Doug Clark and Mike Baird of Spike TV’s Flip Men provided a glimpse into the adventurous, risky and rewarding world of property flipping on recent RealtyTrac webinar.
View a recording of the webinar.
Although flipping foreclosures as an investment strategy has taken a backseat to buying rental property, more than 1,300 folks registered for the webinar, with 47 percent of them classifying themselves as new investors and an additional 13 percent claiming to be experienced investors.
And Doug and Mike did not disappoint, providing attendees with engaging but still practical instruction on how to go about leaping into the flipping business, peppering the conversation with colorful stories from their many years of flipping nearly 1,000 Salt Lake City foreclosures and other properties — the last two in front of the cameras on their reality TV series.
Data I pulled in preparation for the webinar showed that the Flip Men may have some competition on their hands, however. I was somewhat surprised to find that flipping is on the rise in a fairly big way, with nearly 100,000 property flips through June of 2012, up 25 percent from the same time period in 2011 and up 27 percent from the same time period in 2010.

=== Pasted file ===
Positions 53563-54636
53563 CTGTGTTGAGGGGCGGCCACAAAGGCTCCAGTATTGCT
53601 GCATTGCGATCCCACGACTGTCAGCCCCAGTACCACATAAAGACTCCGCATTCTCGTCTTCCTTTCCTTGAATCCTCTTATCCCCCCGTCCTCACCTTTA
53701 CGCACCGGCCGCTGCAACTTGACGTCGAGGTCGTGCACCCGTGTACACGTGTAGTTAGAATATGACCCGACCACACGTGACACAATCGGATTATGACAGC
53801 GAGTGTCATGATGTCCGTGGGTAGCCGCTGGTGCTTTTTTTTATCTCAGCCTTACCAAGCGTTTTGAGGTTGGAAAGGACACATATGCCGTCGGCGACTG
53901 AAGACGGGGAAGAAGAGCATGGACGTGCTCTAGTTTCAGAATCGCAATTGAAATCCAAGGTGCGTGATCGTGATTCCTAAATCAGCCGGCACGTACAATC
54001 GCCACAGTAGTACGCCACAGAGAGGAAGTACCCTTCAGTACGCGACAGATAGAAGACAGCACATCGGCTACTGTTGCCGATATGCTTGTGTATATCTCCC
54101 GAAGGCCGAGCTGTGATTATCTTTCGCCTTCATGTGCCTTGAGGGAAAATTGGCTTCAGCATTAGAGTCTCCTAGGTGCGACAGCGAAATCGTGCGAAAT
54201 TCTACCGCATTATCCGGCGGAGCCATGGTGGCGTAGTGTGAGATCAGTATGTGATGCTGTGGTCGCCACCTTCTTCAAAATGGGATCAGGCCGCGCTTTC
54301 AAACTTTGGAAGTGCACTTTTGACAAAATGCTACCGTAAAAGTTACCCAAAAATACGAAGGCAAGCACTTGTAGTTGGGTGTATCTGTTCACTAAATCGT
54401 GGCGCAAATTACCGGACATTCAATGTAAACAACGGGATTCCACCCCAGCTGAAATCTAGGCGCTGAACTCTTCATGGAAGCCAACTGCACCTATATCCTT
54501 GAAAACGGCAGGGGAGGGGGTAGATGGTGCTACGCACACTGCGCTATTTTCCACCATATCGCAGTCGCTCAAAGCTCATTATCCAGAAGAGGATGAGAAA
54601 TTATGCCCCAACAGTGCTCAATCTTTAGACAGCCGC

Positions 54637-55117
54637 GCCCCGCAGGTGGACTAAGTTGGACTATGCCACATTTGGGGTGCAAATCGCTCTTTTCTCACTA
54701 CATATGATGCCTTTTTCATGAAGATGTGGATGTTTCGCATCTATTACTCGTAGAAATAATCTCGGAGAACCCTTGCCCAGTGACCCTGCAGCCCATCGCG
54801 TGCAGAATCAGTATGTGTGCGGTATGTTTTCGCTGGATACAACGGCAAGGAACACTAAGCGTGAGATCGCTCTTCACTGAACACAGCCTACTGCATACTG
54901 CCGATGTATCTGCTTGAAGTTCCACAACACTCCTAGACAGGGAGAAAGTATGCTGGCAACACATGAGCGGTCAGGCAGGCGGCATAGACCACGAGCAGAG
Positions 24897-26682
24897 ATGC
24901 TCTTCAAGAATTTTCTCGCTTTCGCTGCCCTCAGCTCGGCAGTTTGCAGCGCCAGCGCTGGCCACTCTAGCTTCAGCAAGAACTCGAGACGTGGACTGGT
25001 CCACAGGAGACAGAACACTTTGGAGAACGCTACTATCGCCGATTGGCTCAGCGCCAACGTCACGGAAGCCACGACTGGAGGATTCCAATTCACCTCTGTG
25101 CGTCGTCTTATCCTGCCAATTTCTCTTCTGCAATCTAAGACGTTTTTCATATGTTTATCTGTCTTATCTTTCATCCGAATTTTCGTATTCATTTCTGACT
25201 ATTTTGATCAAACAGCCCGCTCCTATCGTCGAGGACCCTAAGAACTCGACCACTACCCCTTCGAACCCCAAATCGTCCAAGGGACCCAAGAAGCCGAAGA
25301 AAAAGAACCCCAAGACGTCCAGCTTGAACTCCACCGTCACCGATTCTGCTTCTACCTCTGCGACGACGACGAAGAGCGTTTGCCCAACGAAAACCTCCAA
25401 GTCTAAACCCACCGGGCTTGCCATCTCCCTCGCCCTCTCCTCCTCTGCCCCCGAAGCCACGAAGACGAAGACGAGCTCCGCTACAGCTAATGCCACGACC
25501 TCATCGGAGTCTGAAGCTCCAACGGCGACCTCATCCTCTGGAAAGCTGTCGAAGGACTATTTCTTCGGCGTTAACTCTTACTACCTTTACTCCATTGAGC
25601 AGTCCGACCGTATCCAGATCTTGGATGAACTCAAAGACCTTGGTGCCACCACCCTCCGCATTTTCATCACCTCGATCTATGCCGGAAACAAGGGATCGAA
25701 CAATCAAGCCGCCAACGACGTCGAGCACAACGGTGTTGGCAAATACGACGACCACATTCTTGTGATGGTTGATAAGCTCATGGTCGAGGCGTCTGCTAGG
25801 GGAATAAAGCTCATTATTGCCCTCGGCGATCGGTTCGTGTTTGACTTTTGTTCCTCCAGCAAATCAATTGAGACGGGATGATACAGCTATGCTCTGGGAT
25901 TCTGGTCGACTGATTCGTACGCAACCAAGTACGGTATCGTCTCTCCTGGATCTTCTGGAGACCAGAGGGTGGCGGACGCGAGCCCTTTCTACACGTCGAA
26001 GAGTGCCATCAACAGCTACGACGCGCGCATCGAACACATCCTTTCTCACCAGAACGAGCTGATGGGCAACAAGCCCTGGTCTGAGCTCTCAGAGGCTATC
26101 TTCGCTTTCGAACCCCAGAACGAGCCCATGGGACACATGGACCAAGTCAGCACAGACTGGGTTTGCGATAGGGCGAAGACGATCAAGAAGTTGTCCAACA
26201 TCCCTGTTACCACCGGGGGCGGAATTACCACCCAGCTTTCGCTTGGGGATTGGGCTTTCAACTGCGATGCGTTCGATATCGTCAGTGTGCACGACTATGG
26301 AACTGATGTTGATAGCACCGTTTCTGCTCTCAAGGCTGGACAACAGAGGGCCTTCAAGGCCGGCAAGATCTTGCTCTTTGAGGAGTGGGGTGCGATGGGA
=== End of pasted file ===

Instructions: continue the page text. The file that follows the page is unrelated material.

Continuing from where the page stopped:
For the purposes of this data, we considered a flip any property that was bought by a third party (not a bank) and then resold again within six months. Of course most flippers aim to turn around a property in less than half that time, and in fact our data shows that the average time to flip nationwide was 106 days.
Maybe the increase in flipping should come as a surprise given that foreclosure prices in many markets appear to bottoming out and heading higher — a more forgiving market for a flipper although Doug and Mike were quick to point out they’ve been flipping all through the down market.
But they were also quick to point out that flipping is not their only investing strategy. They also buy and hold and both own a portfolio of rental homes. Rentals, they advised, provide a great passive source of income for investors who may not want to take on the work and risk involved in flipping a property — work and risk that becomes evident when watching episodes of Flip Men.
But flipping provides large amounts of cash, and quickly. The average gross profit from a flip — not including rehab and carrying costs —was more than $29,000 in the first half of 2012. Doug and Mike said they’re happy to net $15,000 per flip on what they called their “bread-and-butter” flips, lower-priced homes that they buy, rehab and re-sell by the dozen.
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